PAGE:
What Is Tqm

What is TQM? Total Quality Management (TQM) is a structured system for meeting and exceeding customer needs and expectations by creating organization-wide participation in the planning and implementation of improvement (continuous and breakthrough) processes. Why TQM? In a global marketplace a major characteristic that will distinguish those organizations that are successful will be the quality of leadership, management, employees, work processes, product, and service.

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This means that products must not only meet customer and community needs for value, they must be provided in a continuously improving, timely, cost-effective, innovative, and productive manner. GOAL/QPC’s Synthesis There are a variety of strategies being used to implement quality management. These include a “guru” approach, a “quality award” approach, and an ala carte (pick a few pieces of different things and try them) approach.

From observation and direct experience with companies implementing TQM, as well as an analysis and critique of different TQM implementation strategies, GOAL/QPC constructed a TQM Wheel to provide a holistic view, and a Ten-Element Model to outline an implementation strategy that allows organizations to get started fairly quickly and begin to improve effectiveness, even though it will take several years to become fully operational. A suggested method for operational zing TQM is explained in GOAL/QPC’s 63-page Research Report (PDF, 59MB), Total Quality Management Master Plan: An Implementation Strategy.

TQM Evolves What is called TQM has never stood still. As with any dynamic management system, TQM has continuously evolved over the last half of the Twentieth Century. GOAL/QPC has been an active partner in this evolution since 1980. While numerous improvements have been made throughout the world, the elements that make up the TQM Wheel and Ten Element Model are foundational to good quality management. In today’s world, two of the most effective and popular “new” management models are Lean and Six Sigma.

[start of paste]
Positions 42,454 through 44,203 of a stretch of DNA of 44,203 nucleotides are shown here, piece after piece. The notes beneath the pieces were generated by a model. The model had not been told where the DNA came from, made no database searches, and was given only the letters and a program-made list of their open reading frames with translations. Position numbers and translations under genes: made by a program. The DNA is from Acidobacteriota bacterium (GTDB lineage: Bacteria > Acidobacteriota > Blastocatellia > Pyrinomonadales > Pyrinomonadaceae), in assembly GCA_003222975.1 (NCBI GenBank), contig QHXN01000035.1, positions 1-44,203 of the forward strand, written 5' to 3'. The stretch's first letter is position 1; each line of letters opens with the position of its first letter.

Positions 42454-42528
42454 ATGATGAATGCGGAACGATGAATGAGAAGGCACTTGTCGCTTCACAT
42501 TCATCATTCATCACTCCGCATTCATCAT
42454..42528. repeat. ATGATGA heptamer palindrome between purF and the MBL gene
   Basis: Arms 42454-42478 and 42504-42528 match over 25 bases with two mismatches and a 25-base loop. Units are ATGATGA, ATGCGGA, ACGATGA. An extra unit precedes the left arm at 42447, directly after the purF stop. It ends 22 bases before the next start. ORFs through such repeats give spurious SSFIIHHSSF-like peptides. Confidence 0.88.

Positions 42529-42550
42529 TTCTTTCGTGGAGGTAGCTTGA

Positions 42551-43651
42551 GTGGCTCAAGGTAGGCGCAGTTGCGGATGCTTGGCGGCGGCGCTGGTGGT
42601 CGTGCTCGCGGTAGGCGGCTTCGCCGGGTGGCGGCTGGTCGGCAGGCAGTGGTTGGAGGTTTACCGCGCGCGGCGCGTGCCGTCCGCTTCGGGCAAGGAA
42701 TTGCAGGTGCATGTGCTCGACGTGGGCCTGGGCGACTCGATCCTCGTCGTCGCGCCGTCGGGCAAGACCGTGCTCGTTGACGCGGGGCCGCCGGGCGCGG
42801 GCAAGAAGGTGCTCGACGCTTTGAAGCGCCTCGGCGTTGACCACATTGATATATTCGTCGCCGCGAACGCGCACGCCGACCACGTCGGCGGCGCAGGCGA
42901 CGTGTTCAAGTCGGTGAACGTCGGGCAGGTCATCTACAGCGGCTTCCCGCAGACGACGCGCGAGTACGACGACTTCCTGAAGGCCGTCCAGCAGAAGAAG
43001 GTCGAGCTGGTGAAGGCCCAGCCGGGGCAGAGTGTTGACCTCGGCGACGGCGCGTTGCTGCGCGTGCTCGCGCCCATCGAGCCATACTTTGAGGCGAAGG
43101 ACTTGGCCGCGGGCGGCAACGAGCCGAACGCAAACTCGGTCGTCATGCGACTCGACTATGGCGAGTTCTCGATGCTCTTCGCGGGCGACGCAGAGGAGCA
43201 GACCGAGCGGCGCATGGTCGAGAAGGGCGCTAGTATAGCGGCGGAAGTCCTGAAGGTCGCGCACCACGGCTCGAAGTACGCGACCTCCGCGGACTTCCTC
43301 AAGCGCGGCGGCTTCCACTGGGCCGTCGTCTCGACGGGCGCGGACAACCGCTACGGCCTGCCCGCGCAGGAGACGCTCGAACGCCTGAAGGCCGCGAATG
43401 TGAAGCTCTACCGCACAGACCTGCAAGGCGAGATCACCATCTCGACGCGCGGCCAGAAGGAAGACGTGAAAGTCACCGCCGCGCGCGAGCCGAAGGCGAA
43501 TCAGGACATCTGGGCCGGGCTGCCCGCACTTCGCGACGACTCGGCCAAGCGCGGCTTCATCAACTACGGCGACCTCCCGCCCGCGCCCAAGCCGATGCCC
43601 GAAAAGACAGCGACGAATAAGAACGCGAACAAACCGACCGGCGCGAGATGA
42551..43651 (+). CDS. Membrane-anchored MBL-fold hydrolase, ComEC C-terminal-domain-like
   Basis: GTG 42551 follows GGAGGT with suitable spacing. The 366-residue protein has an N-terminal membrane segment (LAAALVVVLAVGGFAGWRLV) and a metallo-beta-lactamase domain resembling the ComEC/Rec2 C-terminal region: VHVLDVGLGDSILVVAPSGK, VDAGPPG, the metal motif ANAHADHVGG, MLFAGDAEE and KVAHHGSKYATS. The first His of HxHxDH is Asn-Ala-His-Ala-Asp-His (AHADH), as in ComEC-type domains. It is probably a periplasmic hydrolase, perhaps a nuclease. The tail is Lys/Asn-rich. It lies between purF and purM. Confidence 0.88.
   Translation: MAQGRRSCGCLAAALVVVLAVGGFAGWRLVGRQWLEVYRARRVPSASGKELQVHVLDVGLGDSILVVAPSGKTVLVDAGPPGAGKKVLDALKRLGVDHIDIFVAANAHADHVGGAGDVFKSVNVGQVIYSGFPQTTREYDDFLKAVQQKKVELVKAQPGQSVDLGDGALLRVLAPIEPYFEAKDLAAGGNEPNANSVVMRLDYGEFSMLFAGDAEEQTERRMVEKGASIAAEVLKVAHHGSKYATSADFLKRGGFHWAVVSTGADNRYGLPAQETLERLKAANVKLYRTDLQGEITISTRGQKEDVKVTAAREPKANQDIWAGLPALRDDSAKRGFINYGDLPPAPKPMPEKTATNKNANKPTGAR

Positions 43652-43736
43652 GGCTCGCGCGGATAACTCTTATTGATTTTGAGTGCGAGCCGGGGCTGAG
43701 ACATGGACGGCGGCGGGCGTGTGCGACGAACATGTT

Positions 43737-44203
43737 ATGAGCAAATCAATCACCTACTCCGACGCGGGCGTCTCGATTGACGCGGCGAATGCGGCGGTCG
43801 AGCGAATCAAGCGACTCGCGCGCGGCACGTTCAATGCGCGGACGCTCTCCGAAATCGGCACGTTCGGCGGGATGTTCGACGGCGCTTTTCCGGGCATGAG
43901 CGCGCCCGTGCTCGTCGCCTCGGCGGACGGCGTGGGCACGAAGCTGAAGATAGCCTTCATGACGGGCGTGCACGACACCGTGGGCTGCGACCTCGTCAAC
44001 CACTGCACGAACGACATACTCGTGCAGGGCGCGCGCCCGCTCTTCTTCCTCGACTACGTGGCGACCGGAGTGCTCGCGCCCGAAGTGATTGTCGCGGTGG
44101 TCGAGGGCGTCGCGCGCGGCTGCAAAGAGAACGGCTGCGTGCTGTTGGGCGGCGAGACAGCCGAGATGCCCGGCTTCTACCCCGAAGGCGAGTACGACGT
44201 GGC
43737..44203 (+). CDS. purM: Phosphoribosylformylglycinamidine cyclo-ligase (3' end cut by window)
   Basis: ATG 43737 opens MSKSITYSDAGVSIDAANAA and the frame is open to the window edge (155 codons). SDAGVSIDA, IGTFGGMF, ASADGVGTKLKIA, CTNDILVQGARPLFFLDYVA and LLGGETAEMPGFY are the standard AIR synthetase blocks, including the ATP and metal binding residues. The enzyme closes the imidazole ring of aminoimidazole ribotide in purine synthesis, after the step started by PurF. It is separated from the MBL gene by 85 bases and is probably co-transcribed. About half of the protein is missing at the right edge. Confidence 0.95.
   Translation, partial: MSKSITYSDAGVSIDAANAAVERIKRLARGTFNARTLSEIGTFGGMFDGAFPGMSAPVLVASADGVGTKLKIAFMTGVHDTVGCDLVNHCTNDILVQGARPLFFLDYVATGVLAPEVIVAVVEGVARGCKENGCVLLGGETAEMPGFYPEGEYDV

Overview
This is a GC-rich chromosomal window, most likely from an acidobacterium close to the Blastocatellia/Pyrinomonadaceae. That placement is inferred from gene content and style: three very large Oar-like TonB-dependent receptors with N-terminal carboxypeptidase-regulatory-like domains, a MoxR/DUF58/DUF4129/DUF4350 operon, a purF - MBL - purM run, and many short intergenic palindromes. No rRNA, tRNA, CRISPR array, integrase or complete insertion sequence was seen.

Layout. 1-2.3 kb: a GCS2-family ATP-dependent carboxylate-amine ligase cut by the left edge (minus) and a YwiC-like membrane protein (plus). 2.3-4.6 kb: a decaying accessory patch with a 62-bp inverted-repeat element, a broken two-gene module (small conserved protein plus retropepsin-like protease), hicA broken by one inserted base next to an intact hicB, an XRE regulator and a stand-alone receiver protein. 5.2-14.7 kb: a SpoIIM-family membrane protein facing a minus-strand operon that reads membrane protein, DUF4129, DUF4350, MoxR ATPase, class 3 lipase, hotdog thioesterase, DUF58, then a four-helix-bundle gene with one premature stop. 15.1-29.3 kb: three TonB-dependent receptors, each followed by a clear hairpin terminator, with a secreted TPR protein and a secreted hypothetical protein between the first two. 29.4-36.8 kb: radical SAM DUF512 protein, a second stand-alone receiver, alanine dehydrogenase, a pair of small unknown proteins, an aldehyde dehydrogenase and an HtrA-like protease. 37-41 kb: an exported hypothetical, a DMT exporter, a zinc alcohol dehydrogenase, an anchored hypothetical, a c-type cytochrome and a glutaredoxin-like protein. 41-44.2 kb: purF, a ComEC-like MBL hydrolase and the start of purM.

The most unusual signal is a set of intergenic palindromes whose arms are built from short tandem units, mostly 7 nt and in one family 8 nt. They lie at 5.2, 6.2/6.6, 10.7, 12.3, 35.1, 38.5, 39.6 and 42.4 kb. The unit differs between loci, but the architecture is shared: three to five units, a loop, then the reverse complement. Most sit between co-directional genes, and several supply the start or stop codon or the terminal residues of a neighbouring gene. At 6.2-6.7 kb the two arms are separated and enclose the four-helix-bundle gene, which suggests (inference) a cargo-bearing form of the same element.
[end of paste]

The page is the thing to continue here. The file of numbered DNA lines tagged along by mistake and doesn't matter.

Both of these models utilize the basic TQM elements and add on some extra refinements to achieve a more robust and powerful system for customer-focused product and service excellence that also focuses on optimizing costs and profits. Master Plan: TQM presents a business character of caring and competence. A TQM business recognizes that the customer’s wants and needs are the market, and therefore the only trophy worth seeking. An organization’s customers include those who buy and use the organization’s products and services, and the organization’s employees, suppliers, stockholders, and communities in which they operate.

For too many years, some public and private sector leaders and managers have considered their customers as simply the original source of their revenue and profits. If they could get them to let go of some of the contents of their wallets, they have been successful. Fortunately, the impact of that shortsighted philosophy is becoming more apparent in terms of the impact on customers — people, planet, and profits. An increasing awareness of the need to truly serve one’s customers needs to become more of an American tradition. TQM training promotes, throughout an organization, the reality of producing customer satisfaction.